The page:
The ready availability of books and magazines gives me that same sense of satisfaction. I never owned books as a child and thought only a rich household would have shelves of books. Now, I have my own shelf of books, two shelves of educational books in our playroom, and each of my children have a shelf of books to call their own. We attend a dozen library book sales a year, paying for our own habit with the extra books we buy to re-sell on eBay.

Books are not just relegated to shelves in our home, either. They fill nightstands and end tables and are piled wherever a person sits. Junie B. Jones, Harry Potter and the Magic Treehouse Club members reside on the shelves of my children's beds. We even have a rack of books and magazines in our bathroom. Magazines have become another vice: dozens of magazines arriving in our mailbox each month, most ordered at deep discounts on eBay, sometimes weekly magazines for as little as $9.95 for a three or four year subscription.

Time is by far the greatest gift I can give to my children: time to play; time to explore their interests, to learn what they like and who they are; time to think and dream; and of course, the time to read book after book as I did those summers long ago. What I felt as an incredible freedom back then I strive to give to my children now.

So, is it all confusion amidst the chaos in our home? Surprisingly, the answer is a resounding No! An unexpected visitor to our home might have to shove a pile of books to the side to sit on our couch, but if she asked my younger children to show her their schoolwork, the kids could immediately run to the book shelves in our playroom and pull a bin off the shelves with their work in it. The sock laundry basket might be overflowing but the drawers are organized and out-of-season clothing is stored away in boxes labeled by size. My desk is piled high but I know where the pens, scissors and pencils are, and I have most of my papers filed away in the file cabinet. My 15-year-old daughter who couldn't care less about clothes but loves reading and writing has a mess in her closet but her bookshelves and desk are immaculately neat and well organized.

While we don't have chore charts, my kids pitch in with dishes or cooking when I ask or when the help is really needed. We also regularly have five-minute clean-up sessions in the evening and we all pitch in to clean the house for family get-togethers or parties. Sometimes we clean to the beat of a fast-paced CD, other times I only ask each child to pick up as many items as their age and put them away. I'll even resort to paying one of my children $1 or a candy bar for watching the baby while I rush to finish up an article I'm writing.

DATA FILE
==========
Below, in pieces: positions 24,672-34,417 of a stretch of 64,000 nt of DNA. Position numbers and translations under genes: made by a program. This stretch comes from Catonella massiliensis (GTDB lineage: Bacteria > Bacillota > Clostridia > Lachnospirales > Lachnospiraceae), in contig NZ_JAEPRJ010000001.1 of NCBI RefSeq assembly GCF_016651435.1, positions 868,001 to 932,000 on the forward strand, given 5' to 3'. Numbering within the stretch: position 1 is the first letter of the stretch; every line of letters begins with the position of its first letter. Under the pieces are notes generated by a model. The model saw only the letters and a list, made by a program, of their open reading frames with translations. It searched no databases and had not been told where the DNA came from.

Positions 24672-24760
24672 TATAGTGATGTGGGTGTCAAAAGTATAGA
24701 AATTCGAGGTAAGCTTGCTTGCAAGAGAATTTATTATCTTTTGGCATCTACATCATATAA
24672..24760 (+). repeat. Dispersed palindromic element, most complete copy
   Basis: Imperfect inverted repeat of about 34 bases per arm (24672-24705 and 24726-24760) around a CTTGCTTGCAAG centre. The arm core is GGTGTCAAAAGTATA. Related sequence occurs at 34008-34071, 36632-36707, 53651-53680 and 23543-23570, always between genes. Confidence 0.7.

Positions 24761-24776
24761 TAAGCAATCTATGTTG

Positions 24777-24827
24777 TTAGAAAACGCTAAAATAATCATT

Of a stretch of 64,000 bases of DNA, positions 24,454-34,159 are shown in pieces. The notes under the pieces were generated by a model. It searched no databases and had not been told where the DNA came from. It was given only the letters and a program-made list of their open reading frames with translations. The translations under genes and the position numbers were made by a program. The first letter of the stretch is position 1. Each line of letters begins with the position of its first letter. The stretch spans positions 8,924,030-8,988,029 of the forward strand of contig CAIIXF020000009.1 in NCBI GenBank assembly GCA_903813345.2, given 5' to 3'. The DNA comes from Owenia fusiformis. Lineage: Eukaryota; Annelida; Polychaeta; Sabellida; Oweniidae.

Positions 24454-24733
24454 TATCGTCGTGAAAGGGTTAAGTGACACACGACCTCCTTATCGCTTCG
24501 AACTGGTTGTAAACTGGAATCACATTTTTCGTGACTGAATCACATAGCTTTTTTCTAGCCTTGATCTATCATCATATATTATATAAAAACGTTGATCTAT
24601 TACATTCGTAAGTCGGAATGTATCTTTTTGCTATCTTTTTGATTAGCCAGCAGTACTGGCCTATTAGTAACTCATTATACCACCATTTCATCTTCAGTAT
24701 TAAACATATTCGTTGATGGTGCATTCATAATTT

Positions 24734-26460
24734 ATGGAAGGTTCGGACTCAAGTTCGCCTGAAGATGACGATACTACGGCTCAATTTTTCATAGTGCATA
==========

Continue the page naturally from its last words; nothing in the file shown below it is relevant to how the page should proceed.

There is a method to our madness in our feeble attempts to keep our house under control and the secret is in keeping our priorities straight. What is important for us to function as a family and what is important to create a rich environment for learning, those are our priorities. Do I clean the grout in the bathroom with a toothbrush, have my children stand topless in the shower to eat a popsicle, or wash the kitchen floor daily? No, but I know mothers who do those things. Do I dress my little girls in fancy dresses and spend hours on their hair? No, and it really wouldn't fit our family style to live like that. As cute as my little girls look when they are all dressed up, I wouldn't want them to miss out on the fun they have playing with mud pies or rolling down the grassy hill in front of our house.

And when we go into town for grocery shopping or to the library? Do I see myself and my children as a poster family for homeschooling and large families? Nope. If I did, we have failed miserably. I don't hesitate to pull out the baby wipes and give their legs and arms a good swipe if we are going straight to the store from the sandbox and I keep a brush for their hair in the van for the same reason. But we aren't wearing matching clothes or our Sunday best, either. Clean, happy children with big smiles on their faces, dressed in comfortable clothing and clutching the paperback book they were reading or the notebook they were writing in on the way to town--now, that's what I call a testimony to homeschooling!

© 2005 Mary Kenyon